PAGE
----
Homomorphic encryption will keep data safer
One big risk of data stored in the cloud is that if you need to use it, you have to decrypt it, opening it up to possible attack. But homomorphic encryption should fix that.
This technique encrypts data in such a way that applications can access it and make calculations based on it without actually using the data itself, just the encrypted representation of the data. And the calculations made by the application, once completed, can be encrypted as well.
So, for example, a patient record could be stored, and an application that predicts the patients’ outcomes could be applied to the data. But since the data is never decrypted it is never at risk. Such a scheme would help medical providers meet the requirements of medical-confidentiality laws and regulations.
This example is part of a Microsoft Research paper this year about achieving high throughput, accurate and private manipulation of encrypted data.
(By Senior Editor Tim Greene)
Open-source will be, if possible, even more commonplace
Much has been made of the flourishing of free and open-source software in recent years – collaborative, fluid teams working on open code bases are responsible for a large and growing proportion of the software used in the enterprise world.
And there’s no reason to think that the trend will change anytime soon. Neela Jacques, the executive director of the OpenDaylight SDN project, says that an over-reliance on closed, proprietary systems has hurt business users in the past.
“Companies have realized that it’s inefficient to try to build proprietary platforms that have a low chance of success,” he says. “What we’re seeing is an emerging model where organizations spend a moderate amount of resources with others to establish a collaborative, standard platform.”
Moreover, according to Jacques, the open-source community will become increasingly professionalized over the next decade – removing one of the barriers to entry for conservative companies worried about the occasional fiery war of words that periodically roils some open-source projects.
“The conversation will move to how we build and maintain the greatest shared technologies of our time, from licensing to certification to training talent to support these resources,” he says.
IoT will finally hit its stride
The Internet of Things is a phenomenon that we’re constantly told is in danger of taking off and really changing the world around us, but it never quite seems to happen. But within the next 10 years the technology will start to realize its potential, according to IDC vice president of network infrastructure Rohit Mehra.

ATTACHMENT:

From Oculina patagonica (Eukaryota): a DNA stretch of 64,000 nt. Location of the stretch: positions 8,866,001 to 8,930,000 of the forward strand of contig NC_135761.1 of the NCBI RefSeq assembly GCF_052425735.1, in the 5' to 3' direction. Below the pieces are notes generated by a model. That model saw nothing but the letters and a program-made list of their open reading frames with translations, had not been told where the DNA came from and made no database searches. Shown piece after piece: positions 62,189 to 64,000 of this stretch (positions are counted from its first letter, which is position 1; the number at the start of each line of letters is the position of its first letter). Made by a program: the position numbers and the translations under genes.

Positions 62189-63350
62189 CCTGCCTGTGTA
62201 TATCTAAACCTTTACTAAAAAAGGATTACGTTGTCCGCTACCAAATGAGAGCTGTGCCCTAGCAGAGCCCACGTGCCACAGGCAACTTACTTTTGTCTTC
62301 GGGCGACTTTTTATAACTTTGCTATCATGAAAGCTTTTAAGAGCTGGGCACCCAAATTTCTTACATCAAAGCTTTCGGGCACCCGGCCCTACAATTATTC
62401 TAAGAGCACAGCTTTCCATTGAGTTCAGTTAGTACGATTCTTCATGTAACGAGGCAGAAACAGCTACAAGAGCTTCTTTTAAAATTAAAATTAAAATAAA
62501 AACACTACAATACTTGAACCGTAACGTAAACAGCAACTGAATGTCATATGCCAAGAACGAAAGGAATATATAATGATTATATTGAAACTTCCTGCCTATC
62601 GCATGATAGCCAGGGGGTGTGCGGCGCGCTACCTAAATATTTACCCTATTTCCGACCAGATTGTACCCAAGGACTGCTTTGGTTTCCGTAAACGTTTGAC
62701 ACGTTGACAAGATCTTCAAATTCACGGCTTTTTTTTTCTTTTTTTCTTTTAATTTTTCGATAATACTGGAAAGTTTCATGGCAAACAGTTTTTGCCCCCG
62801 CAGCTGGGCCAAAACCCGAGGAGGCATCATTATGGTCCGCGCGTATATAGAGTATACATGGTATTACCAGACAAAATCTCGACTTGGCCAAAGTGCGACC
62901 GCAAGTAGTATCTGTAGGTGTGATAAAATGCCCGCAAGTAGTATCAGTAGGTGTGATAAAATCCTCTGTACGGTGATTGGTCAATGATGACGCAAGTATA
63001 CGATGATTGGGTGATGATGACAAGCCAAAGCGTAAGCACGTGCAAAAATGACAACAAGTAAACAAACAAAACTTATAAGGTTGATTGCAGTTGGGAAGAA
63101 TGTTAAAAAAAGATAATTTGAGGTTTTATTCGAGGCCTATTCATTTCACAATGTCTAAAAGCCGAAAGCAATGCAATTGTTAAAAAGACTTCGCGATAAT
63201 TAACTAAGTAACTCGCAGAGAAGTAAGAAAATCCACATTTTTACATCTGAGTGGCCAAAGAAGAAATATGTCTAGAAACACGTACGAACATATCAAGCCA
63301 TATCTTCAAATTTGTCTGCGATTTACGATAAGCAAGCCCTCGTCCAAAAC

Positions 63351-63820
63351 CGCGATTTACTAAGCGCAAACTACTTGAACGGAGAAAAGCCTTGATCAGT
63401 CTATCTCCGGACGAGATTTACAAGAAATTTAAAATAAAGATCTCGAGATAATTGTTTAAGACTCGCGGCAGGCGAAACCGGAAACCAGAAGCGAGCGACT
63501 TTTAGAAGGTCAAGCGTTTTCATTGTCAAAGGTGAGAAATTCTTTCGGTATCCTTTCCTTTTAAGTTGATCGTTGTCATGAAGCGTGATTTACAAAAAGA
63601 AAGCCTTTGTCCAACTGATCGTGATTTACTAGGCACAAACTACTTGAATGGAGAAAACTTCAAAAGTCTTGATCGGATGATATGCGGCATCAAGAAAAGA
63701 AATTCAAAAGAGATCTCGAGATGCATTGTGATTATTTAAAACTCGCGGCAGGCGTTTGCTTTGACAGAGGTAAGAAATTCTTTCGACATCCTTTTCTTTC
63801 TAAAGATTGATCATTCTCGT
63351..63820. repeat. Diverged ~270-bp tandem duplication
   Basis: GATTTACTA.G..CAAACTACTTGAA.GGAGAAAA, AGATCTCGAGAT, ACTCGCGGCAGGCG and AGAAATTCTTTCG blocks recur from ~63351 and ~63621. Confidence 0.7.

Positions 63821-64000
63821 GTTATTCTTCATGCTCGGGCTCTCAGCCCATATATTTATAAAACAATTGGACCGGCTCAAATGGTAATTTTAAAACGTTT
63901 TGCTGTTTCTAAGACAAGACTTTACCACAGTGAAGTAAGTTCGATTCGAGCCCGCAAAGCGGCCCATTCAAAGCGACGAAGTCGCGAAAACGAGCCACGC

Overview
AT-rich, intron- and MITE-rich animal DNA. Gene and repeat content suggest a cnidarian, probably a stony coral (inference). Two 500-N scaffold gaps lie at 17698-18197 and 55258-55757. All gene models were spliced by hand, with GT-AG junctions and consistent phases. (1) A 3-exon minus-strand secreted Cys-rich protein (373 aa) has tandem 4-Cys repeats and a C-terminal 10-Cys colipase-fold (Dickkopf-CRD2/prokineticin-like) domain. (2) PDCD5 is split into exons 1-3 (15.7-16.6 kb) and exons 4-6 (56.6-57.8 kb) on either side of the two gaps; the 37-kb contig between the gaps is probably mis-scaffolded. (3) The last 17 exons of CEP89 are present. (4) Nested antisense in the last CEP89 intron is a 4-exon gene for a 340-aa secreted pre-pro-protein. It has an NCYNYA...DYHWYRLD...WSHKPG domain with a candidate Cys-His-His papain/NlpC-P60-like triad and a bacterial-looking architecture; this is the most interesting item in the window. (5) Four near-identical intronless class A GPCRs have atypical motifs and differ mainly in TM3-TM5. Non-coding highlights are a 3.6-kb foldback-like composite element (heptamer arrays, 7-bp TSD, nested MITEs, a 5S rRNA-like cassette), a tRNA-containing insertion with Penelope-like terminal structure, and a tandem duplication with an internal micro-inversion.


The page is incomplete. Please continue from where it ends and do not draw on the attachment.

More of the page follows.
Most of what’s held IoT back can be sorted into two categories – security issues and interoperability problems. The relative novelty of the technology means that there are few generally accepted communications standards, which in turn means that it can be difficult to have multiple IoT devices working together unless they’re all from the same manufacturer. That limits their utility, since the entire point is to have everything working as a seamless whole. Additionally, IoT devices represent potential ways into a network for attackers, and their security isn’t always assured.
But Mehra says that these problems will be solved – for a given degree of “solved” – within the coming decade.
“I think all the pieces are slowly falling into place,” he told Network World. “Today’s network can adapt, it can really scale, and all on the fly as application needs change – and what that means is, now, if I’m an IT guy, I can really think of leveraging the cloud, leveraging my big data and analytics applications, to do what’s best for all my IoT endpoints.”
Big Data will play a Big Role on the network
Big data – if you haven’t heard a lot about it over the past several years, you haven’t been paying much attention. A buzzword shoved into the conversation about every highly scalable technology product, the definition of big data has ballooned so much that it’s beginning to lose meaning.
The impact of the increasingly quantified tech world, however, has been meaningful indeed, and it will continue to have a notable impact on the network into the foreseeable future. Judith Hurwitz, who runs the consulting firm Hurwitz and Associates, says that big data’s role in analytics will be substantial.
“One of the most important trends that is just beginning to impact the network world is machine learning and cognitive computing,” she writes via email. “The ability to analyze massive amounts of data to look for patterns and anomalies changing the way new tools are able to anticipate problems before they can cause outages or intrusions.”
Watson-esque tools to perform complicated analysis require commensurately humongous data sources, so in a very real way, big data is powering what could be a renaissance in network analysis and management.
Nor is that influence limited to the network by itself. Matt Roberts, marketing director of telecom management firm Amdocs, says that data from other parts of the infrastructure can be built into an analytics solution.
“We’re moving to these new environments [where] … a lot of the decision-making or human intervention can be done through the use of intelligent analytics,” he says.